Cauliflowers are done. It has been such a warm "winter." If I had planted more (as transplants in December and January) I might still be harvesting them to (maybe) the end of April. I tied off the Cauliflowers with their own leaves - "blanching" - to keep the heads white, Cauliflowers have very shallow roots, so they don't need a deep space to thrive in....but like the onions they also need a lot of water, so they share the same veggie bed as the onions. I can't recommend growing this enough. Home grown Cauli is just awesome! You can break off the florets and eat them raw with a ranch dip - or blue cheese - very healthy!

March and April Cauliflower "White Cloud"
March Cabbages
April Cabbages
As you can see the Cabbages have spread out and bare compost-earth is no longer visible. I hope they don't all bolt before I can harvest them. Cabbage, Broccoli, and Cauliflower seedlings prefer temperatures below 75 degrees Fahrenheit. In Zone 10 we are already in the mid 80's.


Packman: After we harvested the main heads, we have been able to harvest broccoli shoots every day for over 2 months now and allow me to give you a word of advice. When the little broccoli shoots get smaller and smaller, give the plant a really good haircut - maybe a 1/4 off the whole plant. It will spring right back- really it will! I let a few buds mature into flowers because the hummers and those cute-little-green-bees can't get enough of the yellow flowers.

Give that Broccoli a Haircut.....please!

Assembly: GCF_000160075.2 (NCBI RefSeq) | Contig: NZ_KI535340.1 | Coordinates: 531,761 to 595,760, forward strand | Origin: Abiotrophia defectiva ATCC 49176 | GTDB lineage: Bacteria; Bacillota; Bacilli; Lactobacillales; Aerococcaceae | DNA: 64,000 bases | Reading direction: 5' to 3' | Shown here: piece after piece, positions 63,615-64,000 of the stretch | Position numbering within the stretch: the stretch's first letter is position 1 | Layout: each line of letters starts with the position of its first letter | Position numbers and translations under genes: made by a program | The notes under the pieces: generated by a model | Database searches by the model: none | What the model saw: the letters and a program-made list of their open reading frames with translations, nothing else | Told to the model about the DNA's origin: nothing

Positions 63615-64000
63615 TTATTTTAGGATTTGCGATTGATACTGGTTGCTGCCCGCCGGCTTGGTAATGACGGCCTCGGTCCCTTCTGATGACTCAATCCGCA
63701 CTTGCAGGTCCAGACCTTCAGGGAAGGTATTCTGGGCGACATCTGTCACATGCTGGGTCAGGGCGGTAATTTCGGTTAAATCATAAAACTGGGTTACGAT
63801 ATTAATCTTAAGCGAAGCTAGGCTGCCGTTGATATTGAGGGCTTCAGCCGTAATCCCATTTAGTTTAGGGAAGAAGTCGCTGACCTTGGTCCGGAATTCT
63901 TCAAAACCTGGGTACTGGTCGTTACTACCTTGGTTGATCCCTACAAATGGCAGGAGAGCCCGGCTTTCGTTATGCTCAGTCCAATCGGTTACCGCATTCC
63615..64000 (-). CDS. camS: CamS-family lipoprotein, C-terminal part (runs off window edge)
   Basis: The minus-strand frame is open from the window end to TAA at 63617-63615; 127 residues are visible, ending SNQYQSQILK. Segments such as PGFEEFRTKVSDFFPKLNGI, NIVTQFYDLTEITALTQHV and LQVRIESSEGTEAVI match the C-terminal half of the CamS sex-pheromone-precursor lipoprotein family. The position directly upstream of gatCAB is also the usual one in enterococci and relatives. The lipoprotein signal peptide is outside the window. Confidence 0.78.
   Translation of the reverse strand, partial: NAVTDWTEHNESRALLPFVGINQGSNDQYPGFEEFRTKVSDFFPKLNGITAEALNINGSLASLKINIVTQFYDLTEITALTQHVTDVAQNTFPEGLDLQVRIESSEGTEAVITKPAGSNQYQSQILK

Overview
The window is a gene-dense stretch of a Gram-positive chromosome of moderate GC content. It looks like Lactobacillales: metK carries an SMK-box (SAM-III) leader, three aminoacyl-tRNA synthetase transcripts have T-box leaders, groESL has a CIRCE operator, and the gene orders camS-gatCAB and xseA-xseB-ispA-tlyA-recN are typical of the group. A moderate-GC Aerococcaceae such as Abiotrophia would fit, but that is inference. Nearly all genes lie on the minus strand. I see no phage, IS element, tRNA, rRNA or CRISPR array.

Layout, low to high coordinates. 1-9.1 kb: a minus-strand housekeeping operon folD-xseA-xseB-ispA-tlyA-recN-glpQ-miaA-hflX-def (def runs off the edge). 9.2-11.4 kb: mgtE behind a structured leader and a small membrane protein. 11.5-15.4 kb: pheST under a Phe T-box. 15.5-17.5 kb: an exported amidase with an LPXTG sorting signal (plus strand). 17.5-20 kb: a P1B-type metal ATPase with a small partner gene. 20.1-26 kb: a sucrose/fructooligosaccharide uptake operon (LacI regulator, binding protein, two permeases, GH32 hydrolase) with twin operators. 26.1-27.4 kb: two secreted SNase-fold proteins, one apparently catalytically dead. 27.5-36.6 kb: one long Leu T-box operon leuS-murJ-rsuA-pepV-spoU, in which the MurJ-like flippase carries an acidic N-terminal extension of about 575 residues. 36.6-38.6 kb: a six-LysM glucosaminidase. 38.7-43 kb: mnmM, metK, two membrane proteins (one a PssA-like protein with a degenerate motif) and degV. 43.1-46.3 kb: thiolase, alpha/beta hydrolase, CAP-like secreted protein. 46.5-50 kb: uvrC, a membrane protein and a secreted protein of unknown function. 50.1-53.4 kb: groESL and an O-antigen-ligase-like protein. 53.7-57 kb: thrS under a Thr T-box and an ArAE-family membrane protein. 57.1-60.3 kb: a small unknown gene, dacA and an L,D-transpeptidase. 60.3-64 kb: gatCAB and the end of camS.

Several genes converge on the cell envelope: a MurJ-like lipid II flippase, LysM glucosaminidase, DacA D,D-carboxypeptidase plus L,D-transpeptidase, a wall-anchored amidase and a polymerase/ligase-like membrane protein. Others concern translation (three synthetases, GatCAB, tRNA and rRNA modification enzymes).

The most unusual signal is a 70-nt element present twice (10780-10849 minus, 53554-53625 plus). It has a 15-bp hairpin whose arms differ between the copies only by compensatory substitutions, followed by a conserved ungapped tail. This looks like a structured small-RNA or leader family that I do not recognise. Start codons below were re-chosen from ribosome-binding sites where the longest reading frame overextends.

I have a second planting in place (Waltham) and they are maturing nicely, so we will enjoy home grown Broccoli into late May.

Danvers carrots are a teeny bit crowded, but our Cockateil loves to eat the nutritious shoots, so when I thin them out "Sunday" gets a treat.

April 11th 2013
For years I have vacillated between growing tomatoes in the ground, and growing tomatoes in large pots. This is the pot that has a small, sunken pot in the middle in which I put the hose to water both the tomato and the nasturtiums.

Same potted Tomato: March 29th 2013
The potted tomato is three times larger than a transplant planted at the same time in one of the vegetable beds in the garden.


The pineapple is coming along. Homegrown pineapple is so much juicier than those bought in the store.

Monday, April 8, 2013

Meatless Monday - Beet and Bean Goulash Soup


One hour before starting the soup, chop 8oz organic Tempeh into bite size pieces. Spray a glass pan with Pam and sprinkle Marjoram, salt substitute and fresh ground pepper into pan. Toss the tempeh in the herbs, give a quick spray with Pam and add more Marjoram, black pepper and salt substitute. Put in the fridge to allow the tempeh to absorb seasonings.

14.5 oz can of white beans - Cannellini - drained
1 large beetroot with its greens - chop beet into small pieces, wash greens
1/2 sweet onion - chopped
2 sticks of celery with leaves - chopped
1/2 cup chopped summer squash or corn
14.5 oz can diced tomatoes
4 cups of water with 2 vegetable bouillon cubes
small can tomato sauce
2 teaspoons each cumin, coriander, chopped garlic
3 teaspoons dried oregano (add the oregano when the canned tomatoes are added)
1 tsp each ginger and paprika
1/2 tsp tumeric
optional: 1/4 cup of elbow macaroni
Grapeseed Oil or Canola